Science Project Guidelines
by Elizabeth Stryjewski
Kennedy Space Center
- Defining a problem
- Formulating a hypothesis
- Designing your experiment
- Collecting data
- Formulating a conclusion
- The Final Presentation: Tips For the Science Fair
For the past several years the scientists on the Life Sciences Support Contract at the Kennedy Space Center have participated in judging local school science fairs. Although we are always amazed by the effort and enthusiasm that the students show in working through their projects, we consistently see some problems with how they go about their investigations. Some of the inconsistencies we routinely see in their procedures are unfortunately some of the fundamentals to good scientific research procedures. The lack of these fundamentals then prevents their projects from getting the recognition they deserve. With this in mind, we have written the following guidelines for students and teachers to review before the projects are underway. These are basic steps that should be followed when working through an experiment. Students are encouraged to refer back to these guidelines while they are running their experiments to understand how to deal with any difficulties they might encounter and how to interpret their results. We have also included some hints on how to present these results in a competition once the projects are complete. We hope that by giving students and teachers a chance to review these fundamentals, they can avoid many of the pitfalls we have consistently seen.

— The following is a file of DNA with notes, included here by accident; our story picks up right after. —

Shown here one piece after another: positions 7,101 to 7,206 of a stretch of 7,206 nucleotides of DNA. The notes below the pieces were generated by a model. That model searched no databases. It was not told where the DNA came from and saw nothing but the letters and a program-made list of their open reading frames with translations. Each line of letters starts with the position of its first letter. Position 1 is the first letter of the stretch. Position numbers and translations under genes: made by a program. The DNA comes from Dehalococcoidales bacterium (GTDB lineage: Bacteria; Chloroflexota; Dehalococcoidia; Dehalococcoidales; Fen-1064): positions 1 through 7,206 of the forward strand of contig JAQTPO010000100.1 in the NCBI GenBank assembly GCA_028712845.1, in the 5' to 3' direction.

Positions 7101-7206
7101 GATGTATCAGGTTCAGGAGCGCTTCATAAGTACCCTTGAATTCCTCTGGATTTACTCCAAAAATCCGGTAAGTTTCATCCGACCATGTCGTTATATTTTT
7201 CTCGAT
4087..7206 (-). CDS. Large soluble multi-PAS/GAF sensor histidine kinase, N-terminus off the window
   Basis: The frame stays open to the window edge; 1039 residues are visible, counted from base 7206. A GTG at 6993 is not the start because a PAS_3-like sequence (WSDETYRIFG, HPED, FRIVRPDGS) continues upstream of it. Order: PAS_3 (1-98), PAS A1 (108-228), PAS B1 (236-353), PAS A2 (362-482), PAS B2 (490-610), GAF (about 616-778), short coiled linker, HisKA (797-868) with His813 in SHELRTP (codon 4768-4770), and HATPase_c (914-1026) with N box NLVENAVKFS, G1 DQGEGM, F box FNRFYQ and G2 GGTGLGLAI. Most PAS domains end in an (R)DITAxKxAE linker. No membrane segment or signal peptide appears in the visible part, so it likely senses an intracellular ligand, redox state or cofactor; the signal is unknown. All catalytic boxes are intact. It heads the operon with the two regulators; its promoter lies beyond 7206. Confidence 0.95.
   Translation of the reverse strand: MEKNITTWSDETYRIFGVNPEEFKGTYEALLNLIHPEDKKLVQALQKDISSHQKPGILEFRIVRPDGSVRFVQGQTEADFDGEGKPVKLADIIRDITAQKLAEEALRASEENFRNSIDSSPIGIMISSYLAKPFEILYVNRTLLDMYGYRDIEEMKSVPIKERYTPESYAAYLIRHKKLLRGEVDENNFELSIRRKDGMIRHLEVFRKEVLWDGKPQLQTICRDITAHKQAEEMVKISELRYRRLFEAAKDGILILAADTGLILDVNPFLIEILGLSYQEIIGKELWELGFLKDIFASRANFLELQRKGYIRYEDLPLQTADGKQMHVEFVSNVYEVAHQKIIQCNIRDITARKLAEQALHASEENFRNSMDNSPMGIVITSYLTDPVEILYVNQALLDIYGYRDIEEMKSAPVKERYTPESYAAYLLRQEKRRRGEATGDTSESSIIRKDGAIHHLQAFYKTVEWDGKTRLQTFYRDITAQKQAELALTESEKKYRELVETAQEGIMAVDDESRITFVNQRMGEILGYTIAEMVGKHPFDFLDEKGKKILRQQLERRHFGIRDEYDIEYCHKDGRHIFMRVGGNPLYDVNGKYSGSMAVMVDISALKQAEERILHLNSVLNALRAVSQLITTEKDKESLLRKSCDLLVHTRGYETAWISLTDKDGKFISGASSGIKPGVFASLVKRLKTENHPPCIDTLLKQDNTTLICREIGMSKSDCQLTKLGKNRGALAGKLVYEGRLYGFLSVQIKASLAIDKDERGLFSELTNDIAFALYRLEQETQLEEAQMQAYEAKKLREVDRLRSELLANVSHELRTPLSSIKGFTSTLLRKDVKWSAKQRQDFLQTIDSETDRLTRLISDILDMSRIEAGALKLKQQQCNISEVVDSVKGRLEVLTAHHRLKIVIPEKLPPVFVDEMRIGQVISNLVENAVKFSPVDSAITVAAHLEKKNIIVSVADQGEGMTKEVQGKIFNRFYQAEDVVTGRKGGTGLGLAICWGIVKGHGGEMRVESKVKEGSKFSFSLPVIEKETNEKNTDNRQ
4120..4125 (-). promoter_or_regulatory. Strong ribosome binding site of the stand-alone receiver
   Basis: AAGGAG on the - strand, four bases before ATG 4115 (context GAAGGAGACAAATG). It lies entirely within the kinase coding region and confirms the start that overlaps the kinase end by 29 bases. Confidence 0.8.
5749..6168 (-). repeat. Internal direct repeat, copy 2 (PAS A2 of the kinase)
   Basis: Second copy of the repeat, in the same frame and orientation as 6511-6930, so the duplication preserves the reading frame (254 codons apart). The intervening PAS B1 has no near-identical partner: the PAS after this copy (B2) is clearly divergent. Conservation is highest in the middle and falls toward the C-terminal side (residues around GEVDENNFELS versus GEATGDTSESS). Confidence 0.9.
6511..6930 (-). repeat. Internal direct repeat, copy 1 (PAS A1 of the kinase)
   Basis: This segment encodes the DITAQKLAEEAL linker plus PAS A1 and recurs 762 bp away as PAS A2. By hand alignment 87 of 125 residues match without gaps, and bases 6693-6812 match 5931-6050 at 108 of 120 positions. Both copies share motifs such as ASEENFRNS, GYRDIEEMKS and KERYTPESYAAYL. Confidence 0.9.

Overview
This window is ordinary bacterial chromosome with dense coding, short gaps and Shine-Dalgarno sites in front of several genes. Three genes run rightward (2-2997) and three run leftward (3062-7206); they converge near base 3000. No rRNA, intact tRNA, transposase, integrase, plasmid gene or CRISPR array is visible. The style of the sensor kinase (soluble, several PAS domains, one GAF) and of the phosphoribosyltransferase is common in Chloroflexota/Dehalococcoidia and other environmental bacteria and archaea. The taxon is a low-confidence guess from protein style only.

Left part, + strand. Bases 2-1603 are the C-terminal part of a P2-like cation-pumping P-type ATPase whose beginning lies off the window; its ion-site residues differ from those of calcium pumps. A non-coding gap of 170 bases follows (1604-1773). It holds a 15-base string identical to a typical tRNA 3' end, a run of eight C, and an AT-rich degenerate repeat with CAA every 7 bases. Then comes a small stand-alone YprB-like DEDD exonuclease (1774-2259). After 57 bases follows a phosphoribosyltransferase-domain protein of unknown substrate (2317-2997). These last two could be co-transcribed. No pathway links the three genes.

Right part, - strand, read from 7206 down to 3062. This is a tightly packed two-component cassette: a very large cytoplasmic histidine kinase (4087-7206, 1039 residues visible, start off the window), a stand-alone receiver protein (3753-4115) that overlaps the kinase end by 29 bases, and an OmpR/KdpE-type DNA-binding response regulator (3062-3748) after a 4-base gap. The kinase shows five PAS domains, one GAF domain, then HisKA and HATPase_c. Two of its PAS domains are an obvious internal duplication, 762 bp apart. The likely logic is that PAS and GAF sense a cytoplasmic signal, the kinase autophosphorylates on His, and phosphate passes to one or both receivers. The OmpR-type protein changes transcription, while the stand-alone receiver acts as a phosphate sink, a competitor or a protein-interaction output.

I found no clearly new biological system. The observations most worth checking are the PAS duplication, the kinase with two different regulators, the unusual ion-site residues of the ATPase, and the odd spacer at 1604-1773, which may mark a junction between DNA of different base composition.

Kennedy Space Center Life Sciences Education Programs
Employees of the Biomedical Operations Office/Life Sciences Support Contract participate in local Science and Engineering Fairs, both as advisors/mentors and as judges to aspiring scientists and engineers.